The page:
Teenager paralyzed in 2017 Amtrak crash sues for millions

Timothy Brodigan is still working to overcome injuries he suffered in the derailment of Amtrak 501, a devastating crash that left him paralyzed and unable to walk. In the two years since part of his spine was crushed, he’s making progress, but slowly.

“He’s a fighter and that’s what I’m most proud of about my young client,” said Brodigan’s attorney. Todd Gardner. who filed a lawsuit in U.S. Federal District Court in Tacoma on Wednesday on behalf of Brodigan and his family. The suit named the Washington State Department of Transportation, Sound Transit and Amtrak as defendants.

Brodigan was 16 and bound for Portland when the Amtrak Cascades derailed near DuPont on Dec. 18, 2017. Three people died and more than 60 were injured when the train entered a 30 mile per hour curve at nearly 80 miles per hour. The engine and several cars flew off the overpass, crashing onto the southbound lanes of Interstate 5.

A National Transportation Safety Board investigation found Amtrak, WSDOT, and Sound Transit responsible. The NTSB’s final reports said the engineer at the controls wasn’t adequately trained on the route, speed limit signs were too small to read, and the agencies collectively decided to use the newly opened Point Defiance Bypass, despite a risky sharp turn, before installing positive train control that would have slowed the train automatically.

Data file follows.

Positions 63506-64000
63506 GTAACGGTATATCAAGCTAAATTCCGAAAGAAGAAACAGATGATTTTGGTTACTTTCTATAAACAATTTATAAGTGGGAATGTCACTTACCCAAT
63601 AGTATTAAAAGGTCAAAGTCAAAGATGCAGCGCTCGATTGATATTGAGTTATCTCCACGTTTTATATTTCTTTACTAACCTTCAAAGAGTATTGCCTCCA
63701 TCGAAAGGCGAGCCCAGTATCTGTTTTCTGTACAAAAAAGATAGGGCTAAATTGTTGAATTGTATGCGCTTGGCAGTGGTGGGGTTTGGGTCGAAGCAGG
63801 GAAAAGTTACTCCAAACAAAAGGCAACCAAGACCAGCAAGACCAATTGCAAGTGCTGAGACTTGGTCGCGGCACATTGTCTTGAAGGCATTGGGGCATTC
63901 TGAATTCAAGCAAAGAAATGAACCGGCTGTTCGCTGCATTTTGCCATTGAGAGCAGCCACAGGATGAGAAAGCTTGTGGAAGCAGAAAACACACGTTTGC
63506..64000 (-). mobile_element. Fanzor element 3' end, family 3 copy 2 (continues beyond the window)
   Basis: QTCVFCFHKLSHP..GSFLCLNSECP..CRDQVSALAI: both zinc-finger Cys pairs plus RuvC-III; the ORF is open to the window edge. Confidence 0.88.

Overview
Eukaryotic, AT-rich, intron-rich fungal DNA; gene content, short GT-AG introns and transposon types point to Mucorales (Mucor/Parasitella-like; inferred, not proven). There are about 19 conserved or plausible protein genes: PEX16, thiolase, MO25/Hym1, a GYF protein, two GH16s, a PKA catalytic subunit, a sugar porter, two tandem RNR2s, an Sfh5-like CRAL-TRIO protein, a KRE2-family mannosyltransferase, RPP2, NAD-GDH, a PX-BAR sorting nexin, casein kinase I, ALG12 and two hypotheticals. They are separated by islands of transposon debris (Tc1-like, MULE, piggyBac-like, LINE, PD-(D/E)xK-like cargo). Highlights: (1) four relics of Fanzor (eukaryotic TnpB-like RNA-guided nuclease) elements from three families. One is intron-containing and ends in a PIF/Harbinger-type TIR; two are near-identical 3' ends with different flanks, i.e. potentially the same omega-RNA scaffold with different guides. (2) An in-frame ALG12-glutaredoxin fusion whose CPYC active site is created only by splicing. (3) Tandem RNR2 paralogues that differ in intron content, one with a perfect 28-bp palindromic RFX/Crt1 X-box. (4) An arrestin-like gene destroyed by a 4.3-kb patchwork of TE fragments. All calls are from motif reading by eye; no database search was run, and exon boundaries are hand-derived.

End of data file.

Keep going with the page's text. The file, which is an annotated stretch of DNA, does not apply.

“There was pressure, we know, by WSDOT. We know there was pressure by Sound Transit to get out there as opposed to waiting. And Amtrak went along with it,” Gardner said.

Several injured passengers have sued Amtrak in federal court and been awarded tens of millions of dollars by juries. But Gardner said this is the first suit blaming all three agencies involved. Gardner said he wants to be sure Brodigan has the money he needs to benefit from advances in medical technology that may help him walk again.

“When something comes up, and it will in the future, that will help him be one of those that can access it,” Gardner said.

Amtrak, Sound Transit and WSDOT all declined to comment on the suit. A trial date has not been set.